Dancing to the death

Salt Lake City’s premier professional ballet company, Ballet West, is staging one of the most well known and widely received classics in romantic ballet, “Giselle.”

First choreographed in 1841 by Jean Coralli and Jules Perrot for rising ballerina Carlotta Grisi, “Giselle” was inspired by the legend of the Wilis, which appear in the second act of the ballet.

The story begins with the role of Duke Albrecht, disguised as a common villager, falling in love with the innocent peasant girl, Giselle. Upon learning of the duke’s identity and plans to marry a princess, Giselle is consumed by madness and suddenly dies.

The Wilis — maidens who reached death before the day of their weddings and were buried in unsacred ground — are introduced at the gravesite of Giselle. If encountered by a man, the Wilis will dance him to his death, and Myrtha, the queen of the Wilis, attempts to place this doom upon Albrecht.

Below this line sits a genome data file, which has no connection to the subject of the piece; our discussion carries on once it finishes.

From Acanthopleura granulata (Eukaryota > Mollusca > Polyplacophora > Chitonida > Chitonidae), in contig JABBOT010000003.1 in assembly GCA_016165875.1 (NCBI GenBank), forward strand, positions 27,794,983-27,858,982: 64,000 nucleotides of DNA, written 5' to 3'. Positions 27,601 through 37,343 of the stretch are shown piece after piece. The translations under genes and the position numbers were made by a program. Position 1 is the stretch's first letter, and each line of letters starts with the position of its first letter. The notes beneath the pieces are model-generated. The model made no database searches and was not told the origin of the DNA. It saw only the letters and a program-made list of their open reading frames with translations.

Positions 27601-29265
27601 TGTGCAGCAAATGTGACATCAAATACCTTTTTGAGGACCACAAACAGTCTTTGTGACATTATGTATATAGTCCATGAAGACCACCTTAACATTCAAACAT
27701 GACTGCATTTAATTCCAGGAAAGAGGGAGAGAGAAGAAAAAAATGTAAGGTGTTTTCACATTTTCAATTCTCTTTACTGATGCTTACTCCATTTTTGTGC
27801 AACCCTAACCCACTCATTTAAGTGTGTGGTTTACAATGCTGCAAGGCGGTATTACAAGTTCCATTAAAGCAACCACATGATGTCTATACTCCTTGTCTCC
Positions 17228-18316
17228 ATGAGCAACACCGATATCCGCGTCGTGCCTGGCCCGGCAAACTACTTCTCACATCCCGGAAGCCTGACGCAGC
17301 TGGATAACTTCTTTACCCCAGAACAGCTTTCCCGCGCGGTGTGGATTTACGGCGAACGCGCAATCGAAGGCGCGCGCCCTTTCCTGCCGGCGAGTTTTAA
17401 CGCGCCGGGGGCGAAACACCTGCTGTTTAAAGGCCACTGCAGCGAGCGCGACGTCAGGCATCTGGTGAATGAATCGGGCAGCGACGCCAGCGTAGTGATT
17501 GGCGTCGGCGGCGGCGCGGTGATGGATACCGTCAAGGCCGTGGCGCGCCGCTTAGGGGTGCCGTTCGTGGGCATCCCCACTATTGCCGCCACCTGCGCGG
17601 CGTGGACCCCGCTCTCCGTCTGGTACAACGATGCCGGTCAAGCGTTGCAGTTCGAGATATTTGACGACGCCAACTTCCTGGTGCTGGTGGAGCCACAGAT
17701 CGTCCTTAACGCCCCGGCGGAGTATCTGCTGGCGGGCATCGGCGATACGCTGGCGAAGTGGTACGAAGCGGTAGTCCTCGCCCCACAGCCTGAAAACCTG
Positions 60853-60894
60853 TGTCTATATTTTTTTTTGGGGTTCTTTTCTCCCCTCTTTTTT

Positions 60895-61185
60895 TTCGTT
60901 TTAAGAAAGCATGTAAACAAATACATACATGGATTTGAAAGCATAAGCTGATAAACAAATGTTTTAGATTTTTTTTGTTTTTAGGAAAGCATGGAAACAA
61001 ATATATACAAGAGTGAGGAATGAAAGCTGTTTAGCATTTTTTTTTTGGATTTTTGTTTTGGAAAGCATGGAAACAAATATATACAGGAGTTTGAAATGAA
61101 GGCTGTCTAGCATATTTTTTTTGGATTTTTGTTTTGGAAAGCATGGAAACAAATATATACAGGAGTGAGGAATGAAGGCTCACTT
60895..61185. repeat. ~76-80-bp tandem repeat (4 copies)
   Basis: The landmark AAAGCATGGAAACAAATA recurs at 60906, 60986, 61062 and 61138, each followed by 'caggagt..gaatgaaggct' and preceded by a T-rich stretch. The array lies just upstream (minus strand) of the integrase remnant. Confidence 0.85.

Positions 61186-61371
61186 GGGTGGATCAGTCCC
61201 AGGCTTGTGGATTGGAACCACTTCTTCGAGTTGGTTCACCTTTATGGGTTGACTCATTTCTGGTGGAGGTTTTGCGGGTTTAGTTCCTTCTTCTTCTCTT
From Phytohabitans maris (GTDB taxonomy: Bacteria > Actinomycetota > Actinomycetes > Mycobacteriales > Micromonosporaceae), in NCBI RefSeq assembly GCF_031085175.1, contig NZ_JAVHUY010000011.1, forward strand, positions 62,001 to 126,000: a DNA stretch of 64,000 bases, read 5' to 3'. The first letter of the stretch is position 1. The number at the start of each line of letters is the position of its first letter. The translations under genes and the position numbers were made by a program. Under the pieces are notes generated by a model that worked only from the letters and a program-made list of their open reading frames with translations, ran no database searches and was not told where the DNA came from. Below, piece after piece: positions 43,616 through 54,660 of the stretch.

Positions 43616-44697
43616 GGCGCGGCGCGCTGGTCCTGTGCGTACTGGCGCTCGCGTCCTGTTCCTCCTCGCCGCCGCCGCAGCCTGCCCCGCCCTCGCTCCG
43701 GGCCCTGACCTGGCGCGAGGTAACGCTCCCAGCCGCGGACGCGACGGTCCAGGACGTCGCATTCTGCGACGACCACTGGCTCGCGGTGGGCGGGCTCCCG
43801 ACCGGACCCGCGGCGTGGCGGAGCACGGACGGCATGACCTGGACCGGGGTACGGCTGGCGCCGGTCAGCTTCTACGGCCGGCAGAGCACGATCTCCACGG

Out of her love for the duke, Giselle manages to sustain Albrecht until the Wilis retreat to their tombs at the sign of daybreak, saving his life.

Ballet West will present “Giselle” at the Capitol Theatre, April 13 through 21. Evening performances begin at 7:30 p.m. There is also a 2 p.m. matinee April 21. Tickets range from $17 to $65, with half-price tickets available to U students one hour before show time. Tickets can be purchased at 355-ARTS or www.arttix.org.

Courtesy Quinn Farley

The Wilis begin their dance of death in Ballet West’s presentation of “Giselle.”